Cast: Christian Bale, Anne Hathaway, Tom Hardy, Michael Caine
I don’t remember feeling so despondent at a superhero film, ever. Then again, no superhero has been beaten up like Batman in The Dark Knight Rises. When the film begins, Gotham is a quiet, happy city, where a cop jokes that they’ll be chasing after overdue library books next. Commissioner Gordon (Gary Oldman) delivers speeches instead of hunting down criminals- “He’s a war hero, and this is peacetime,” someone says.
Bruce Wayne (Christian Bale) has sunk into the gloom of losing his one true love, Rachel. With a bent back, crippled leg, and barely any cartilage left on a body that has given its all- or most of it- for Gotham City, this strange superhero inspires pity, not awe.
When you’re on Wayne’s side, you’re waiting for the supervillian. Here, Bane (Tom Hardy), a man with his nose and mouth hidden behind a muzzle that amplifies his voice, and a penchant for wringing necks, makes you shiver. How will the broken Batman take on this monstrous creature? It appears that Wayne doesn’t plan to. Hell, his maid just made off with his mother’s pearls. That encroachment injects a shot of adrenaline into him, but the effect dies out within minutes of our time, and days of his. He doesn’t even care to see the new contraption which his gadget guru Lucius Fox (Morgan Freeman) has been working on.
Cut to Catwoman (Anne Hathaway), one of those Left-wingers who believe in the ‘Other 99%’ and justify stealing on a Marxist principle. She has entered into a deal with a devil, who has entered into a more sinister deal with an even more sinister devil. And so it is that Bruce Wayne loses all his money, and Batman comes back to life, against the wishes of the ever-loyal valet Alfred (Michael Caine). “This city needs your resources and your knowledge, not your body and your life,” Alfred says. Wayne accuses him of being afraid he’ll fail. Alfred replies that he’s afraid he won’t return, and he’s not burying another Wayne. And so, he must make a hard decision.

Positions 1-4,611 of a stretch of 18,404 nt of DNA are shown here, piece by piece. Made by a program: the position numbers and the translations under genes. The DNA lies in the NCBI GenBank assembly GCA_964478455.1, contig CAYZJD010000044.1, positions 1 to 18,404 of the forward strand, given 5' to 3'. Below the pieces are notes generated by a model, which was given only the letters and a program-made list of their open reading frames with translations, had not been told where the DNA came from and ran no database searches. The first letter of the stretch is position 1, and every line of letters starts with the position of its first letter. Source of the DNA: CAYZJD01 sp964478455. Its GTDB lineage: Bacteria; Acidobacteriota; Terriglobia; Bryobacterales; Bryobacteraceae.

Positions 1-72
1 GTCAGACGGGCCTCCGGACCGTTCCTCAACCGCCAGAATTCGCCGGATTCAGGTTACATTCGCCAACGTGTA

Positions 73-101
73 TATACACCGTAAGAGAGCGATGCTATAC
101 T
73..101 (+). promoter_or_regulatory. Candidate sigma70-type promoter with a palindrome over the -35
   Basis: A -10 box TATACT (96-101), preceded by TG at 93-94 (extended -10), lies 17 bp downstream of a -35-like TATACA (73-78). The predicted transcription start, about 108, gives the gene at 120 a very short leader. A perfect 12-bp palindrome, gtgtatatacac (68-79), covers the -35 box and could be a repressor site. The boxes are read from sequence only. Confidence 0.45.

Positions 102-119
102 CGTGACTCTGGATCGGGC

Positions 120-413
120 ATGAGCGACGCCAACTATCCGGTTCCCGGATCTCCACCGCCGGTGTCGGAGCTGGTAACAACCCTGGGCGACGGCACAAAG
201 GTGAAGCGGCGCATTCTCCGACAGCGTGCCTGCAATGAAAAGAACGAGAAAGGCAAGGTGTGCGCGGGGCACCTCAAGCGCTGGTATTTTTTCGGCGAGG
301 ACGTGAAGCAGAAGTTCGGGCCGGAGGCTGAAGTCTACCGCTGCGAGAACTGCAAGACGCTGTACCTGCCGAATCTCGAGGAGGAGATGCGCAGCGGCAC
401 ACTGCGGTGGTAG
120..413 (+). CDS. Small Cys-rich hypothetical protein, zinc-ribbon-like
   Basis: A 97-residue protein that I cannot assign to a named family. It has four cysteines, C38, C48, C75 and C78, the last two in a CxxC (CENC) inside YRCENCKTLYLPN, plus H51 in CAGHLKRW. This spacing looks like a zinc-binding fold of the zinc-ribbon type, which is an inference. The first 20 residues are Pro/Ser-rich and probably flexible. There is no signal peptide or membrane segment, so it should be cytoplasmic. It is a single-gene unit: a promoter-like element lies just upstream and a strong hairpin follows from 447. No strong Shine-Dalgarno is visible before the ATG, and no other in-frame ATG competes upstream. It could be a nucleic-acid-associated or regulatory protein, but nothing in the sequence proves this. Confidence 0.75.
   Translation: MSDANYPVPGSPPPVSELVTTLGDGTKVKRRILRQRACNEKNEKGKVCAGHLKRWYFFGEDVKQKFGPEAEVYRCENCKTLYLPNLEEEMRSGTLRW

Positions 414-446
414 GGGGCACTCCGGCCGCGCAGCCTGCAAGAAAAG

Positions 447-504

Despite the spirited presence of Selina Kyle, the tender ministrations of Miranda Tate (Marion Cotillard) and the wide-eyed adoration of young Officer Blake (Joseph Gordon-Levitt), it seems Batman can find no purpose in life. When the super villain Bane drawls, “I was wondering what to take first - your spirit or your money,” you know the order doesn’t matter.
The odd laugh is muted by the dark humour of the social commentary- where the world is ruled by sport and stockmarket games, where the anarchy that is so fashionable nowadays leads to a French Revolution-like kangaroo court, where events in the movie echo reality.
Nolan has always been a champion of cerebral cinema and this film reflects that. It is not about a superhero so much as about the brutality of the mob, the power of love, the intoxication of power, the determination of the desperate.
With arguably the best cast a superhero film has ever had, Nolan’s heavy-duty enterprise can afford to play with timelines, and timing. So yes, there are hackneyed lines too, but Bale, Caine and Freeman will make you grin anyway. To its credit, the film isn’t shy of ribbing itself - “He’s as dumb as he dresses,” a cop says, as Batman is cornered.
Despite faulty logic every now and then, this masterful ending to an epic trilogy draws us whimsically into its centrepiece - a fable rooted in ‘The League of Shadows’, that takes us back to R’as Al Ghul’s (Liam Neeson’s) love affair with a warlord’s daughter, and the terrible events that followed.
It may take several viewings to fully understand the film, especially because some of the lines are bound to be lost in the cheering. And a recap of the earlier parts, especially the first, might be good to stay in the loop.
The Verdict: If you’re prepared for a Batman movie that is hauntingly introspective rather than action-packed, walk in to be mesmerised by the The Dark Knight Rises.